Freight Market Update: January 29, 2020
Flexport is monitoring developments of the Wuhan Coronavirus as it causes more and more business interruptions. Many major airlines are canceling flights to and from China. In some cases, the cancellations are comprehensive. Others have focused on specific routes. Most of the reductions are until the end of March—well beyond the Chinese New Year holiday.
A supply contraction like this is likely to cause volatile air cargo rates on multiple trade lanes, and air freight prices are likely to climb. In terms of impact on ocean, we are beginning to see some blank sailings. More about the global trade and economic impact of the virus can be found on our blog.
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Ocean Freight Market Update
Air Freight Market Update
Freight Market News
Coronavirus Delays Cargo at Wuhan In an attempt to impede a global outbreak of coronavirus, Chinese authorities are selectively holding ships from calling at Wuhan, where the virus originated. The WSJ reports that many larger liners are calling as planned, with crews staying onboard and captains requesting masks, at this river port city that handles approximately 1.5 million containers annually.
WEF Report Identifies Vital Last-Mile Solutions The World Economic Forum (WEF) has released a report urging rapid adoption of logistics fixes — including electric vehicles, night deliveries, dynamic rerouting, and load pooling — to ease carbon emissions and congestion in cities. Supply Chain Dive highlights the report’s finding that last-mile deliveries will increase 78% by 2030.
Meanwhile, this week, Flexport Chief Economist Dr. Phil Levy noted the following economic highlights:
- US Leading Economic Indicators were down 0.3% in December, according to The Conference Board, marking the fourth decline in five months. The group still foresees 2% US GDP growth through early 2020.
- IHS Markit reported its US purchasing managers index hit its highest level in 10 months, but the strength was largely in the service sector, with weaker manufacturing numbers.
- South Korea posted its slowest annual growth since the global financial crisis, though the growth rate picked up notably in the fourth quarter. Weak exports served as a drag on the economy.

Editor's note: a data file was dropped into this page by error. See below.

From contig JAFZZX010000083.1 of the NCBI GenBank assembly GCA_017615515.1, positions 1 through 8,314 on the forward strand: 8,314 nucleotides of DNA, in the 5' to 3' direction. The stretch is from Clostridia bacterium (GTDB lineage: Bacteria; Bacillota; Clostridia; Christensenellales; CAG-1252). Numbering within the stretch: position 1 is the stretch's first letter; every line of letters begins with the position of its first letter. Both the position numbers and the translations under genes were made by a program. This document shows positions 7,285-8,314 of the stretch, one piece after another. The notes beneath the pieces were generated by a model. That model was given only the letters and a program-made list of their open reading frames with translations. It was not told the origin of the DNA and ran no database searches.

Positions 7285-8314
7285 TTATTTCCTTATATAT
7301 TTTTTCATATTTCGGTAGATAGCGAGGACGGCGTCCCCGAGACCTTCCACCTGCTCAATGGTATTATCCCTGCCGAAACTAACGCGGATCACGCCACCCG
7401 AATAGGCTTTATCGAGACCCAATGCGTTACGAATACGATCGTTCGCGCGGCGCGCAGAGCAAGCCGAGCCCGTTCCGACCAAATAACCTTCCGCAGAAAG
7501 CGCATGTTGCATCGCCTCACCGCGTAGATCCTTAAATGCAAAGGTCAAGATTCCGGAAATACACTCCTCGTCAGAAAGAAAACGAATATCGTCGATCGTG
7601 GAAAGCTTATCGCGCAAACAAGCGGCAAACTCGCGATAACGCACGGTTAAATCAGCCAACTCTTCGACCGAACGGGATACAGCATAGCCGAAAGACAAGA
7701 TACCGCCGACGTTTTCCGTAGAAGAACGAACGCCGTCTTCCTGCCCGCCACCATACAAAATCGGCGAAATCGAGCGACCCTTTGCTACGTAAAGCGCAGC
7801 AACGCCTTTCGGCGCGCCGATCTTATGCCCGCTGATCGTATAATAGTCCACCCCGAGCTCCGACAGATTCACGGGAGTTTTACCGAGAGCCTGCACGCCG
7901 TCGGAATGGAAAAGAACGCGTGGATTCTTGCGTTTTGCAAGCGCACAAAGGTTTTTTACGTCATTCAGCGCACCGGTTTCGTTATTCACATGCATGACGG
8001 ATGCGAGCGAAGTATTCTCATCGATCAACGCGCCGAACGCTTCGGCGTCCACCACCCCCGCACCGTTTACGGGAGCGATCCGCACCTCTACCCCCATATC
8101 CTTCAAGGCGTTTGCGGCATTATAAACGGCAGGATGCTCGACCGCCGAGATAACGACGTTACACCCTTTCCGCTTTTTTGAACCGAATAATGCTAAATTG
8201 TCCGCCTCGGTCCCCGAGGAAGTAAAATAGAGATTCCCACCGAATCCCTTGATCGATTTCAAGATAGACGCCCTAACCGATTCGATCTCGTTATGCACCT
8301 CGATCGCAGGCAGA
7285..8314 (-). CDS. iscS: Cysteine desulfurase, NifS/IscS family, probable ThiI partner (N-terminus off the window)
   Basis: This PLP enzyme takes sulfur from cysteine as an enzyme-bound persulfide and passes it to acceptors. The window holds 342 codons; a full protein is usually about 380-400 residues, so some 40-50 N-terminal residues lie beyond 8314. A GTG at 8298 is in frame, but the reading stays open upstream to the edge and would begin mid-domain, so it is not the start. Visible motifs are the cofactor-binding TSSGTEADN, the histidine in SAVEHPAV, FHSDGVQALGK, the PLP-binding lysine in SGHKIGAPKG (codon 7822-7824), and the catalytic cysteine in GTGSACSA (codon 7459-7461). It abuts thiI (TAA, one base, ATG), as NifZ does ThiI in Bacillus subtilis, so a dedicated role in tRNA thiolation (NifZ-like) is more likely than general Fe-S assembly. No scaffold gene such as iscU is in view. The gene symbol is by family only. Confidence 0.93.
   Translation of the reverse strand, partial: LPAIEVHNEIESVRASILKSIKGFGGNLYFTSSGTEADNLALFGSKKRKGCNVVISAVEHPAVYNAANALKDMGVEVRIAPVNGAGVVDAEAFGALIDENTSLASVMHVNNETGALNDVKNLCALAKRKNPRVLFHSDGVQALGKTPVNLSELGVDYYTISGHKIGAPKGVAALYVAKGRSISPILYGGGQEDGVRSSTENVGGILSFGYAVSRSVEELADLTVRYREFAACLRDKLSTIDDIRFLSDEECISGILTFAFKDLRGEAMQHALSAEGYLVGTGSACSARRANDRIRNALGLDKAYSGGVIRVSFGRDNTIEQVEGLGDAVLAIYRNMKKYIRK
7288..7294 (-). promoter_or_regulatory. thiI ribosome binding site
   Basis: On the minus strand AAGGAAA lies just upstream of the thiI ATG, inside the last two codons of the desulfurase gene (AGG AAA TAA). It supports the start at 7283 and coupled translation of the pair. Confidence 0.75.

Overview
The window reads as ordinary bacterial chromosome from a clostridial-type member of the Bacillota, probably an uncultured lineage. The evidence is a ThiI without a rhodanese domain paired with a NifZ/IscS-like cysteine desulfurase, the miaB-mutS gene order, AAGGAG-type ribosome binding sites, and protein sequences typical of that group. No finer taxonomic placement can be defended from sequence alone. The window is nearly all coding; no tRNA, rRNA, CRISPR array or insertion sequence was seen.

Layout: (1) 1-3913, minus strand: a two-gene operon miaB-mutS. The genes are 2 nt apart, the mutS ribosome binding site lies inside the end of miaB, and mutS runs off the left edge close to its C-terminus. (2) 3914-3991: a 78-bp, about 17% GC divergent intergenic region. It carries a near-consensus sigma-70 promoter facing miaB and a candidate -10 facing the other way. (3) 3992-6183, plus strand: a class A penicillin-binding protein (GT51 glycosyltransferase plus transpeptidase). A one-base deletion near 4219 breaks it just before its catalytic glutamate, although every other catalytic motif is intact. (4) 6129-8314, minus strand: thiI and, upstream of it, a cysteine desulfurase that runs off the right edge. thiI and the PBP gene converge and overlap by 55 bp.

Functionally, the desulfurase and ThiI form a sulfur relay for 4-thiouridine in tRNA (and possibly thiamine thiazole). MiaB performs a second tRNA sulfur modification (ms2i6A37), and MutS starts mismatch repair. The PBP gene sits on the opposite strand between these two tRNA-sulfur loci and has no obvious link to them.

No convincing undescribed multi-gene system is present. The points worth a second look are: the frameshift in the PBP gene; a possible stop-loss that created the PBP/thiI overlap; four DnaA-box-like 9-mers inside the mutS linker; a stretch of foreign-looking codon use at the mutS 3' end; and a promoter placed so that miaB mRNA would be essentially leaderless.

- Japanese exports fell for a 13th straight month in December, down 6.3% year-on-year.
- Costly IMO Carbon Dioxide Targets A UK consultancy estimated a cost of $50bn per year between 2030 and 2050 to reduce ships’ carbon emissions to half of 2008 levels. The bulk of the $1 trillion cost is for new fuels and port facilities.
Customs and Trade Updates
Additional Steel and Aluminum Tariffs
President Trump announced more tariffs of 10% on certain steel items and 25% on certain aluminum items under Section 232. These tariffs will go into effect on February 8.
Fighting E-Commerce Counterfeits
The Department of Homeland Security released a report detailing how the burden of combating counterfeit and pirated goods should shift to 3rd party sellers like Amazon, Ebay, Alibaba, etc. The report, which notes the limited utility of stopping and inspecting shipments as the volume of fakes increases, lists 10 governmental actions that will be implemented immediately and 10 "best practices" for 3rd-party marketplaces.
FDA Increasing Enforcement of FSVP
To improve its Foreign Supplier Verification Program, the FDA has increased the number of notices issued and launched a public database tool to track warning letters. While importers now have more opportunity to correct possible violations, a lack of action could lead to fines and placement on the import alert list. Here is the final rule and a fact sheet for reference.
**For a roundup of tariff-related news, visit Tariff Insider.
Also, pre-register now for FORWARD 2020, a three-day event that brings together the greatest minds in global trade for ideas and insights to advance the industry.